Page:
Part one of a two-part NGI report (Part Two).

As drilling activity runs rampant in lucrative plays like the Permian Basin, oilfield service (OFS) costs are expected to rise to levels that could take producers by surprise, leaving future production on a choppy path toward growth, some analysts say.

While many producers have been expecting a rise in oilfield service (OFS) costs (including, but not limited to the cost of rigs, pressure pumping and transportation) of around 10-15% from 2016 levels, some analysts are saying actual costs in 2017 could come in more than 20% higher and up to 30% higher from 2016 levels in 2018.

However, Kathryn Miller, a partner at BTU Analytics and managing director of analytics and consulting services, said the 20% increase in drilling and completion costs should not cause too much concern for producers in the near term.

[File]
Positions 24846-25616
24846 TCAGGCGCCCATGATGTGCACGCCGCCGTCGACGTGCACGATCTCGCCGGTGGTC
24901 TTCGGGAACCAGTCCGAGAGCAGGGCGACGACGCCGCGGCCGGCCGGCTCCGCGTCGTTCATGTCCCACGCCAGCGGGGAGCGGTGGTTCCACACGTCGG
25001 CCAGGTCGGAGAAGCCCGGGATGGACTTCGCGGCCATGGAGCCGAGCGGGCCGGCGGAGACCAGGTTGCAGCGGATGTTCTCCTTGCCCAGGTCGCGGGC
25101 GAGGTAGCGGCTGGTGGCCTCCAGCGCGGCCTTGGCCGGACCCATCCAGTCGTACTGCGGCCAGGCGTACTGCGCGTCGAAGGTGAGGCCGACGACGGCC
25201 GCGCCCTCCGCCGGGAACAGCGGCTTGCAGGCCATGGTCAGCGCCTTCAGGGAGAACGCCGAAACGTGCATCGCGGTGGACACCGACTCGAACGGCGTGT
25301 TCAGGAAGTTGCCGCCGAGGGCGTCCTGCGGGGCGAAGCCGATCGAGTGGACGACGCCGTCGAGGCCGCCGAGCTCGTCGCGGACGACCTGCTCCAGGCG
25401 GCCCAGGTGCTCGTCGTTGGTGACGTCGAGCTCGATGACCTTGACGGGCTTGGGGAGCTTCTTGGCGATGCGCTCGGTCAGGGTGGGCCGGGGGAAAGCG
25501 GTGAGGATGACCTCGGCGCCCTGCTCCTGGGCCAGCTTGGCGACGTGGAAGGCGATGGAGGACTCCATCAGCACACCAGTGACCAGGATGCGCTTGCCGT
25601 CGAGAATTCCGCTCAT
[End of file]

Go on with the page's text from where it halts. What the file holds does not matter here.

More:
“A 20% rise in drilling and completion costs moves breakevens roughly $5/bbl in the Permian Basin,” she said. “So the spread on service costs coming in 10% higher than expected has a minimal impact on breakevens or activity in the near term, particularly because many of the larger operators have locked in services for 2017.”

BTU is projecting 3.5 Bcf/d of gross natural gas growth by year-end and an incremental 6.5 Bcf/d one year from now. “It sounds like an obscene amount of growth, but you only have to look back a few years to see that production ramps of 4 Bcf/d-plus over 12 months aren’t unprecedented,” she said.

Meanwhile, analysts at Wells Fargo Securities LLC agreed OFS costs could be kept at bay for the near-term, but said that exploration and production (E&P) profiles are weighted to the second half of the year as bigger completions and pad drilling trends have put more lag time between when drilling begins and first production. That would set up strong growth from the second half of 2017 and into 2018.

“For now, we expect E&Ps to stick to original 2017 plans, but we still see potential spending hikes later in the year given back-half-weighted growth profiles” along with more clarity this week from the Organization of the Petroleum Exporting Countries (OPEC) when it meets, Wells Fargo analysts said earlier this month.